Photography in Europe: 2011
Which cameras and gadgets work best for your travel photography? Any tips on getting the best shots? Do you carry a big DSLR camera or a point 'n shoot? What about your preferred storage devices, batteries and lenses? Do you still travel with a 35mm camera?
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Photography Lovers Traveling together!
Photography lovers gotta check this group out. I belong to a travel organization called PhotoFly Travel Club. It is a wonderful mix of amateur, beginner, and professional photographers that travel together. They plan photography oriented trips all over and the group leader is always there to help people learn more about getting the best shots while abroad. More info about the club is here: http://www.photoflytravel.com/
San Diego, CA USA Tue 12/13/2011
To avoid losing photos, I took my ipad and transfered the best photos of the day onto it every night using the camera SD Card attachment. I left the photos on the memory card, too, meaning they were in 2 places so less likely to be lost or stolen.
I am a decent photographer and have a nice enough 35mm SLR but often just bring a very small digital camera (point and shoot with some manual settings, not SLR). If your main point is photography, bring the best equipment you can get, but if you just want nice travel shots, I find bringing the major stuff to be overkill.
With some knowledge of lighting and framing shots, you really can get good photos from a basic camera. Certainly good enough for family memories and showing off your travels to friends. If you are not already interested in more advanced photography, there is no need to get special things beyond a good point and shoot camera in order to get quality travel shots!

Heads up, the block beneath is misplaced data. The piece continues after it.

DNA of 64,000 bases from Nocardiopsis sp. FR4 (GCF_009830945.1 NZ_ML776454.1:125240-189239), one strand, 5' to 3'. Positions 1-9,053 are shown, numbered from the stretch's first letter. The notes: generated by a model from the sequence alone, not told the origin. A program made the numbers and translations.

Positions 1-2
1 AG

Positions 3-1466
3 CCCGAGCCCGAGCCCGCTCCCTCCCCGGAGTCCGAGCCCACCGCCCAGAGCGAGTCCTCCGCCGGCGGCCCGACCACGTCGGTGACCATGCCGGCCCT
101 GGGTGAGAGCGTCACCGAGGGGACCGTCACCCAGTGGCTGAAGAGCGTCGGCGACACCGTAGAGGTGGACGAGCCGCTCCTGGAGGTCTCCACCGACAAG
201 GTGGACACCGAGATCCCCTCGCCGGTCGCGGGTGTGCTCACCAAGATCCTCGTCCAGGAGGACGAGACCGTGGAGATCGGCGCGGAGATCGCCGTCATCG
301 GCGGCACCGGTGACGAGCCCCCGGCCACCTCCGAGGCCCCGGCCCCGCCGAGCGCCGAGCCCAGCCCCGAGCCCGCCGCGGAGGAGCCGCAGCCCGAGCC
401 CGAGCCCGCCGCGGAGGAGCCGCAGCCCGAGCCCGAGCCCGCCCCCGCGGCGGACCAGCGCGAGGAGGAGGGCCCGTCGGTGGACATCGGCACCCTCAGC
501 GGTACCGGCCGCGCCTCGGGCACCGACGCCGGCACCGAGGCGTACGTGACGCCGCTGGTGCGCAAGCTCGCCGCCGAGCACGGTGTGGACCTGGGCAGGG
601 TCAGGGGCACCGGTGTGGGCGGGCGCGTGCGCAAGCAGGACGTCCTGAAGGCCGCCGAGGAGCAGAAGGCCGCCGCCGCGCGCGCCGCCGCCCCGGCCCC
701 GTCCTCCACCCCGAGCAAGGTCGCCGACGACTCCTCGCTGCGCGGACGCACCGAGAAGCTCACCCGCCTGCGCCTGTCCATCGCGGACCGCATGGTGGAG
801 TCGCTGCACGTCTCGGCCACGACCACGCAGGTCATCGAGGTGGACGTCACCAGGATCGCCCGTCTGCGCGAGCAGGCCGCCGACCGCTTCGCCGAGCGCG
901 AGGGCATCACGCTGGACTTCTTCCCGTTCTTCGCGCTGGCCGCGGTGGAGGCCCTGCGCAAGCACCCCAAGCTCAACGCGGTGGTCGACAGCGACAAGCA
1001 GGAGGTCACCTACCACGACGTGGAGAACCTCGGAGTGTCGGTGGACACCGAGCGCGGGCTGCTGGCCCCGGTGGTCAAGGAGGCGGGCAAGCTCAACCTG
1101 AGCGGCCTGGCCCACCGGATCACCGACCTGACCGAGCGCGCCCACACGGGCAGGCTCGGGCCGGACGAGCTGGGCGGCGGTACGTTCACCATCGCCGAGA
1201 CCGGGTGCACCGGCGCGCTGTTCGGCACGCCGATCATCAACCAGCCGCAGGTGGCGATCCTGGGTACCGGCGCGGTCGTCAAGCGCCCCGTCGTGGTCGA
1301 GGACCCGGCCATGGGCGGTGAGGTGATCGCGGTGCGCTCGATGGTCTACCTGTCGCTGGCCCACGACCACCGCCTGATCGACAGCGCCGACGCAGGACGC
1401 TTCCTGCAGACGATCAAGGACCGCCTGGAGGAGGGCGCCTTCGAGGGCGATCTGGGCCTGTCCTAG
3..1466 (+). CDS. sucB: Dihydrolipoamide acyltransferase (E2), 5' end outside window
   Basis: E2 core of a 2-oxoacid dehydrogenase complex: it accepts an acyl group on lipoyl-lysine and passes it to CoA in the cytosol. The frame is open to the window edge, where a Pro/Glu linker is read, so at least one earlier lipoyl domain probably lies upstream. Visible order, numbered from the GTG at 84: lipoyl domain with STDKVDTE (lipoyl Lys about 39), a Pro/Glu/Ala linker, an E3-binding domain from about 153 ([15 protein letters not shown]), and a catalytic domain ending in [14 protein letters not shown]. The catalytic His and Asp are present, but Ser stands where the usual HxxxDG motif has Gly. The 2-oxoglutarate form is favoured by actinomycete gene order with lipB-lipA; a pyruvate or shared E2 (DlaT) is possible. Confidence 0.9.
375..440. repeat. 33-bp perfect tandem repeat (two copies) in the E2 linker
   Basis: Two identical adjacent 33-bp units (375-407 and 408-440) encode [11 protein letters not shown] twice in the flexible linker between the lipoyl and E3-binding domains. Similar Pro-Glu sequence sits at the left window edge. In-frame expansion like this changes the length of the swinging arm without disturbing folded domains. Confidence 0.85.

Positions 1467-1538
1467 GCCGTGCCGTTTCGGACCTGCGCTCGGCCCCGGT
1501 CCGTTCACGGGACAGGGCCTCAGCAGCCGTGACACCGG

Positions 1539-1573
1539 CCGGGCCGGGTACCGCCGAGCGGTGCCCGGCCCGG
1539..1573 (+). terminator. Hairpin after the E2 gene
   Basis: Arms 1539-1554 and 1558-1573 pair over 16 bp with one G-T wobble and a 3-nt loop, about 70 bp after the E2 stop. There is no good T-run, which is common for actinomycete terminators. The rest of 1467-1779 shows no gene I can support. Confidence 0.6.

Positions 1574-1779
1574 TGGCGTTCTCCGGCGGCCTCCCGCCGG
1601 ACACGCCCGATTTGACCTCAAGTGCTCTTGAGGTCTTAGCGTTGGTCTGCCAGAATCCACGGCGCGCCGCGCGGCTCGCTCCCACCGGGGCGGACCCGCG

OH USA Wed 09/07/2011
Why photos are banned
Most tourists haven't mastered the art of disabling the flash on their cameras. Flash is injurious to paintings and drawings. Control ? Baloney, as Ed Koch used to say. By the way the Metropolitan in NYC allows (non-comercial) photography -sans flash.
USA Wed 07/13/2011
One thing I am learning to try to be better prepared about is to learn beforehand whether a given venue will let me enjoy taking pictures. More and more do, they realize the advantage they get out of free publicity. Many still adduce the weirdest excuses. When I know beforehand, I simply avoid those, there are museums and castles aplenty in Europe where I can enjoy my visit. I have found it is pointless to try to reason with those that forbid photography: prohibitions are about control, by definition indicate a weak sense of openness, and trying to discuss with someone who feels weak might engender an Ugly American image.
Coming from the US, where except the Smithsonian, most museums still don't get it, I was amazed that, except in a couple areas, the Louvre let me take as many shots as I wanted. No flash, but that's not such a big deal. I have read elsewhere in Rick's that in Great Britain they feel surprised that anyone would forbid photography!
Austin, TX USA Sun 07/10/2011
Film and Digital
Only lost the fight for hand inspect. of film twice in Europe. Budapest, was the least helpful. They could have inspected my measly six rolls in plastic bag in half the time we spent arguing.
The Fuji site says exposed film should not be xrayed.
I had exposed film [reversal] and could find no place to develop in Romania and didn't want to take the chance of lost in the mail.
Used film mostly for night/low light shots as I do not have a high-end digital. I had a Kodak Z712 most of the trip until it was stolen in Germany. Love the superzooms.
Vermillion, SD USA Sat 04/30/2011
Memory card back up
A tip to to avoid losing all those precious memories captured on your camera. I always travel with 2 memory cards and make sure I swap them over every evening when I return to the hotel. This way if the camera was to play up or the be stolen at least you have half of your trip saved in the alternate card. I keep the spare card with my passport and credit cards in a money belt. I also have a spare battery for the camera and at the end of each day I swap the batteries too and recharge the battery I've used that day so it then becomes the back up next day - I keep the spare battery in the money belt with the memory card. I keep the memory card and battery in a small ziplock bag so they are not exposed to moisture.
Brisbane , Australia Thu 02/17/2011